2022 may be known across the fishing industry for many reasons.
Some reasons are better than others. After a recent Central States catch, however, we may look back at 2022 as being the year of the “golden fish!”
On Wednesday, October 5, the Missouri Department of Conservation posted on Facebook that an extremely rare fish can been caught within the state’s waters.
The post notes that angler Holly Haddan was fishing on a private pond in Webster County (located in southwest Missouri). Holly landed a “golden” crappie while fishing, experiencing a phenomenon first-hand that only a handful of outdoor enthusiasts ever will.
This summer, angler Josh Chrenko caught a “golden” smallmouth bass while fishing Muskegon River in Michigan.
Now, rest assured that there isn’t wrong with the water (or the fish) and this gilded appearance is entirely natural, albeit atypical.
So, what makes these fish “golden?”
The answer is a rare genetic condition known as xanthochromism (or xanthism, for short).
This condition occurs rarely in nature. A fish biologist informed Chrenko that his golden smallmouth had roughly a 1-in-10,000 chance of even being born with the condition. Surviving to maturity with this aberrant condition is even less likely considering the fish’ coloration will stand out to predators.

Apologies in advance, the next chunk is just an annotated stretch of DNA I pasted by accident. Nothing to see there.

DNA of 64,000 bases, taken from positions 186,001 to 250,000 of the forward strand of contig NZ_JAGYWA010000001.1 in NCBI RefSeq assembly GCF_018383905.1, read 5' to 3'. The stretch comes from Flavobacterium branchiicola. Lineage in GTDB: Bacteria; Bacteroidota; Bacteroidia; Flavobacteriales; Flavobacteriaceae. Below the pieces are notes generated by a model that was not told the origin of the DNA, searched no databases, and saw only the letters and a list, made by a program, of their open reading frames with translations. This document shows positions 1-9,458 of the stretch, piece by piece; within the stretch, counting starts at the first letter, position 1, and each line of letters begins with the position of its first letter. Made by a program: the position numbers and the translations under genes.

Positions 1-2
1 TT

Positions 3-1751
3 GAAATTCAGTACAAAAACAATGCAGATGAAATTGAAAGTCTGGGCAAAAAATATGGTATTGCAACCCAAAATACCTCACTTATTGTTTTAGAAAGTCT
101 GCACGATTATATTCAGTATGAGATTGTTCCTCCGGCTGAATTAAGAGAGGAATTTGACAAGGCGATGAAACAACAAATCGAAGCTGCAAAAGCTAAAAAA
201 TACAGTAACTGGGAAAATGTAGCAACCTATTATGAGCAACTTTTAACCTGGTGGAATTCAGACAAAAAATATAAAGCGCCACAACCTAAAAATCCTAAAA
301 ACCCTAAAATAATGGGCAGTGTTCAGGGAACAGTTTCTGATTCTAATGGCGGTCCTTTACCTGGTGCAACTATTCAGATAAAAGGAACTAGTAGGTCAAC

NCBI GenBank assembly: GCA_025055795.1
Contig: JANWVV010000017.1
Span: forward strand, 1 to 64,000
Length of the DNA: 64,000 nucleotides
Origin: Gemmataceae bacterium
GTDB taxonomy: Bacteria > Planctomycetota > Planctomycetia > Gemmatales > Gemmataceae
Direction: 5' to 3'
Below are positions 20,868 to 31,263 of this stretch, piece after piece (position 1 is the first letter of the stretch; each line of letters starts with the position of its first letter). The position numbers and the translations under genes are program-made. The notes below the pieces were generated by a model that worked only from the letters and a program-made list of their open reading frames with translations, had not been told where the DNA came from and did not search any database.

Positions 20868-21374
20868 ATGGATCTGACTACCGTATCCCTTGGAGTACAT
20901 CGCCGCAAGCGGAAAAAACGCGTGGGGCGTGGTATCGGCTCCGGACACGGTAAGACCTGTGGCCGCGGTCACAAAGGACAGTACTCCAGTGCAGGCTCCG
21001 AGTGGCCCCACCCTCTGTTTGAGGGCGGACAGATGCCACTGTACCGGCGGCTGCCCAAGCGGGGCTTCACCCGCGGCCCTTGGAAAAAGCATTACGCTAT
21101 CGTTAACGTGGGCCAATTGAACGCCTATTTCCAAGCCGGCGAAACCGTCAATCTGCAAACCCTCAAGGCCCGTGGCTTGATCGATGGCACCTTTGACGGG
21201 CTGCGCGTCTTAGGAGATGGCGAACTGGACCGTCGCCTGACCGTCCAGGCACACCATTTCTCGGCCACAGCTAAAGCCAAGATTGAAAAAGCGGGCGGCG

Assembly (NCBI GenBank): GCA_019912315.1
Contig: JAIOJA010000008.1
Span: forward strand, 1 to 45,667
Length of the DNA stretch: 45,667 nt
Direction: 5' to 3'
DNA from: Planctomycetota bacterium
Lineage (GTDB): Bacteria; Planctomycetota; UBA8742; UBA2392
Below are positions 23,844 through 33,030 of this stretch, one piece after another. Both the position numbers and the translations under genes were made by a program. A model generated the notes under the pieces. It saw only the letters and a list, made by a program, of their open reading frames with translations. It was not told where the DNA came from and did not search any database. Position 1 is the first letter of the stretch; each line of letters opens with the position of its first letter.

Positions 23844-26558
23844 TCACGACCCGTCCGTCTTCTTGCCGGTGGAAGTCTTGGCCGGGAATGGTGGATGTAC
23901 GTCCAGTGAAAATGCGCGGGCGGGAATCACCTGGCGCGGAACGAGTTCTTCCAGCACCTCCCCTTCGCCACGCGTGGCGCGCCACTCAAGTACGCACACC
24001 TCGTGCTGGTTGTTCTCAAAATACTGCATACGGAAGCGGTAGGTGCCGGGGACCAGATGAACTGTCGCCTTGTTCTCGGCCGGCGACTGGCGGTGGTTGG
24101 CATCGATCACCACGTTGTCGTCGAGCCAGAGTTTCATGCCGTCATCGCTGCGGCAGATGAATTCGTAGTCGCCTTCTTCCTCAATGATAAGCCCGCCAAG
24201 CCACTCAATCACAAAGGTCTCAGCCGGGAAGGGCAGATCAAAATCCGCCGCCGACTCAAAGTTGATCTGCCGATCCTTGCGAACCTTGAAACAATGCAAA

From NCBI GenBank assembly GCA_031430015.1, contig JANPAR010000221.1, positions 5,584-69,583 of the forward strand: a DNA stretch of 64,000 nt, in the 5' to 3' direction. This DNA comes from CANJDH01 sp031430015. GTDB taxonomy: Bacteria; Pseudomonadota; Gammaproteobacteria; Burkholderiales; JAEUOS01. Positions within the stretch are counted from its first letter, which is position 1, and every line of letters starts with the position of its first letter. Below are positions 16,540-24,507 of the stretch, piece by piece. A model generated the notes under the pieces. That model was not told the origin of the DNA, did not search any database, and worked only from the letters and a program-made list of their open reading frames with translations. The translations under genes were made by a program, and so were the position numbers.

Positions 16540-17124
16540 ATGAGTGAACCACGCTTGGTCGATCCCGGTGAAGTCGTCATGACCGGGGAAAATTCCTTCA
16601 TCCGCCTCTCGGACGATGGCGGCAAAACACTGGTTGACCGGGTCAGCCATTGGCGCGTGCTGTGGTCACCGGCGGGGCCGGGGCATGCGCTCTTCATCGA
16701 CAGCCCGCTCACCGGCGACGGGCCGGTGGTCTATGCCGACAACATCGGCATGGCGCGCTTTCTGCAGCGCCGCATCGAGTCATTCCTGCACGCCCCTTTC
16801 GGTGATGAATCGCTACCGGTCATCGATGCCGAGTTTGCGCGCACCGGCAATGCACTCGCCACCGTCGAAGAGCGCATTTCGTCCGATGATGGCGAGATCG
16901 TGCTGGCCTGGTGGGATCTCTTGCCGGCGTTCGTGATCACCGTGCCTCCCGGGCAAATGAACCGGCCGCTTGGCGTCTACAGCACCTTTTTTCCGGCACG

Many anglers struggle to tell the difference between white crappie and black crappie, but the distinctions between the species have little to do with coloration. Black crappie (Pomoxis annularis) and white crappie (Pomoxis nigromaculatus) are two distinct species separated by physical characteristics including pattern markings and number of dorsal fins.
That said, any xanthic crappie is either a white, black, or hybrid crappie carrying the xanthochromism condition. There is no distinct species known as “golden crappie.”
It is also worth noting that xanthochromism does not affect all fish equally. If you notice in the photo above, Chrenko’s summer smallmouth carries an almost orange hue while Haddan’s is more yellow.